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I'm not entirely sure I understand life

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9 minutes ago, Riedquat said:

[...]

Anyway comparing yourself against others is a fairly pointless exercise. Why care if a behaviour is normal or not? Think more about what you really want life to be, no need to do something just because lots of others do, particularly if you think it's vain superficial nonsense.

Well said.

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1 hour ago, Riedquat said:

Sure, that's what it seems, but since they're permanently stuck looking for more "success" I can't help wondering what it is they actually get out of life. Lots of banal and superficial desires as far as I can see. That's why I think you need to watch out for people who dismiss anything as "sentimental" or "subjective" - well, if those don't matter to you, and you're not struggling for survival, just what on earth are you getting from anything else? Wouldn't be a problem if they didn't so utterly feck up the world around them.

Anyway comparing yourself against others is a fairly pointless exercise. Why care if a behaviour is normal or not? Think more about what you really want life to be, no need to do something just because lots of others do, particularly if you think it's vain superficial nonsense.

+1

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1 hour ago, Riedquat said:

 

Anyway comparing yourself against others is a fairly pointless exercise. Why care if a behaviour is normal or not? Think more about what you really want life to be, no need to do something just because lots of others do, particularly if you think it's vain superficial nonsense.

i always found the problem to be others comparing me to others and making statements of not being normal.  sadly we have no control over that one. 

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On 15/01/2019 at 21:21, Sausage said:

I struggle with many things that most people find natural, bearable or even downright enjoyable:

Small talk. Socializing. Family meet ups. Parties. Watching TV. Recieving presents. Surprises. Food that I haven't chosen and cooked.

Is this normal? Am I just introverted?

Could be just a touch of social anxiety, quite common in variable degrees.;)

https://socialanxietyinstitute.org/what-is-social-anxiety

https://www.everydayhealth.com/social-anxiety-disorder/guide/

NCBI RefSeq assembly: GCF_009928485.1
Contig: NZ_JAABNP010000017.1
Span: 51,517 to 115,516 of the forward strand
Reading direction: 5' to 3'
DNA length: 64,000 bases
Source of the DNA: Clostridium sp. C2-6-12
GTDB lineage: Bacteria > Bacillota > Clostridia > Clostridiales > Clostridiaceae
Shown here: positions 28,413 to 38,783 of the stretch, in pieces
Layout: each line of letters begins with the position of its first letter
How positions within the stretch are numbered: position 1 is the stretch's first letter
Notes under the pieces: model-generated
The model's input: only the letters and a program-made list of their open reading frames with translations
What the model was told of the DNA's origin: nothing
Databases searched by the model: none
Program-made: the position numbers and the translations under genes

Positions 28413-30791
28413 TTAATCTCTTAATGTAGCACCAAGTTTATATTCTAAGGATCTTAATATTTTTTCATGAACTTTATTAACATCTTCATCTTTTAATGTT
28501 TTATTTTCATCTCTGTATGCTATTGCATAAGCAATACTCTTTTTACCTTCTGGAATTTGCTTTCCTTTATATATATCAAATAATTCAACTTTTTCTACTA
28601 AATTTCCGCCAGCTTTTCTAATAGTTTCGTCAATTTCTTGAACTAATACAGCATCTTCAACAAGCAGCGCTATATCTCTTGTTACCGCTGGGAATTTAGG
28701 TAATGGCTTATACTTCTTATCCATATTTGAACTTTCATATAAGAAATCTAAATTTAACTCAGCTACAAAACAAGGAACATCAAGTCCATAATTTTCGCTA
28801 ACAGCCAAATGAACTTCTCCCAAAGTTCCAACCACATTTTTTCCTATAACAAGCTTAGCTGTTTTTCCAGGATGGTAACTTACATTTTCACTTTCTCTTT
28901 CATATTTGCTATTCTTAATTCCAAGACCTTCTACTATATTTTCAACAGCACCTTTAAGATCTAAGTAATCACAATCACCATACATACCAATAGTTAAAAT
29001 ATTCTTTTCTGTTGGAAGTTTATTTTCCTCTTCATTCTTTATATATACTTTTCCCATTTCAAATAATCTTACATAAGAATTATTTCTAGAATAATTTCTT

Lots of self help books and videos out there.

Edited by winkie

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1 hour ago, longgone said:

i always found the problem to be others comparing me to others and making statements of not being normal.  sadly we have no control over that one. 

... well, that's the viral affect of 'success'.

Remember way back, when your mates all lived similar lives and shared stuff? Maybe it was a den, a tree-house, a dorm or digs. Then everyone got infected with materialism. That's when they stopped sharing and started competing. Now you don't have friends, just yard-sticks.

It's alright to spout stuff about leading the life you want, but what if that means sharing life with others - others who would much rather compete.

So, I'm coming across as all commie, and that's not how I see myself at all ... mostly because I am a pragmatist: the human race seems to need to compete, and I recognise a strong trait within myself.

In other words, I have no chance of getting what I want at this stage of my life. It happened when I was young, and it will probably happen when I'm in an old folks home. Was I happy? Will I be happy? 'Course not. I'm too independent to have liked /like either scenario.

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You may have a touch of the 'tism as others have said.

I agree on small talk though, it's pretty inane although I suppose you have to start somewhere to get to know someone. I have a work colleague who can repeat the same boring small talk story word for word, beat for beat three times in a row and not be bored by it.